At all difficult bends there are road signs with the speed at which we can take a particular bend safely. It improves safety, but also reduces the number of signs on the road (no speed limit signs, turning or canceling speed limits signs are required).
8. Solving problems.
We traveled 1700km across New Zealand and we never got stuck in a traffic jam. Perhaps we were lucky (although we drove to Auckland and Wellington at various hours). However, I believe there are various reasons for that. One of them is solving the problems of people we want to encourage to use collective transportation, namely the reduction of cars on the roads. A good solution, an alternative for those people is travelling with a few other people in one car: thanks to special bus lanes, the car with more than two people inside uses the empty lane.
If we are wondering why our operators don’t perform the work the way we want, it may be worth considering whether they face problems that discourage them.9. Flow.
Zero entry and exit gates from motorways. There were no scenes of gigantic or small queues in front of the motorway gates, as in Poland (each of them is annoying waste of time). Instead of gates there were cameras scanning our registration numbers. There’s also a website, where we can pay for our drive at our destination, using a mobile or laptop (we have 5 days to do it).
10. Standards and their observance.
The purchase of alcohol in New Zealand is only possible at the age of 25. What impressed me the most was the fact that this standard is absolutely observed, without any exceptions. It doesn’t matter if you’re 26, 35, 45, 50 or 80 years old. You are always asked to show your ID. If you don’t have it, just forget about the purchase. We experienced and witnessed such situations. The sign ‘No ID, no service, no exceptions’ is visible in every store and is used without exceptions. Moreover, if the purchase is made by several people, e.g. a group of friends, each of them must show an ID, or… „No ID, no service, no exceptions”.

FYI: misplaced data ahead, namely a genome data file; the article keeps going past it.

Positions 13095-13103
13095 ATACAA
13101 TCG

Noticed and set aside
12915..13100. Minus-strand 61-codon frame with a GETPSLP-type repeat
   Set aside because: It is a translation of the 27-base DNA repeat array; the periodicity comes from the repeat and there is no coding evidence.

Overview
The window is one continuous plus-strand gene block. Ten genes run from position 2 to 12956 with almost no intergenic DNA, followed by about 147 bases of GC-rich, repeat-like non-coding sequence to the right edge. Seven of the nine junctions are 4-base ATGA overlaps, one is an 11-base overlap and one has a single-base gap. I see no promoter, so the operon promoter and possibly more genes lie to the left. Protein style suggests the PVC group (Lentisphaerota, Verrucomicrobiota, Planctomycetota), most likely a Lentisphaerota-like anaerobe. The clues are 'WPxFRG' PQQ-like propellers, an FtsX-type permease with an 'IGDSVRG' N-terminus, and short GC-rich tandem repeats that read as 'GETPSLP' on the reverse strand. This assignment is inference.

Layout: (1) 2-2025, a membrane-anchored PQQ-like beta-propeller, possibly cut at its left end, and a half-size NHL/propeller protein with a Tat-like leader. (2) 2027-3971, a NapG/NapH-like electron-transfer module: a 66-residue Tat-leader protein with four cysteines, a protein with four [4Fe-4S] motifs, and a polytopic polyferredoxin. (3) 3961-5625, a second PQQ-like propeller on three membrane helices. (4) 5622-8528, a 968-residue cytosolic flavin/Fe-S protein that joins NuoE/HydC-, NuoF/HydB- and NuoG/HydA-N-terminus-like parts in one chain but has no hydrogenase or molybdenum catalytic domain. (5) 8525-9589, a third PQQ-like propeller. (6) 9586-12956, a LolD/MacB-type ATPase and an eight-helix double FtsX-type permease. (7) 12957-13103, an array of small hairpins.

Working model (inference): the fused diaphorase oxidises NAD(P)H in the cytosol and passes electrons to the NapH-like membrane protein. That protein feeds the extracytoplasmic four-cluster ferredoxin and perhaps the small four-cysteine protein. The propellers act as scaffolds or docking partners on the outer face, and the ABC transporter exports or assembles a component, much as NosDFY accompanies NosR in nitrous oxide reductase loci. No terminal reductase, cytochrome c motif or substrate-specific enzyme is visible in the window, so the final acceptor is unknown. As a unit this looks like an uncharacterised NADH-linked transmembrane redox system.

11. NOT LEAN
I also encountered one exception, where Lean spirit was not preserved. It’s a typical example I have seen many times in manufacturing or service companies, but also, unfortunately, at my place – not observing the ‘walk your talk’ principle (follow what you preach).In numerous places like campings there are signs exhorting to save water (which is a problem, since many areas rely on rain waters). Unfortunately, these captions are often placed casually; it’s hard for the tourist (the process operator) to believe that local residents (the manager) really believe in that. What’s even worse, many solutions significantly hamper implementation.
Among other things, separate and significantly remote taps with warm and cold water, urinals, which are regularly flushed – automatically, no matter whether or not someone has used them.
I encourage everyone to visit New Zealand: a beautiful country, with people who always smile, and who strive for a pleasant conversation under any pretext. A country where the wonders of nature are so easy to be experienced.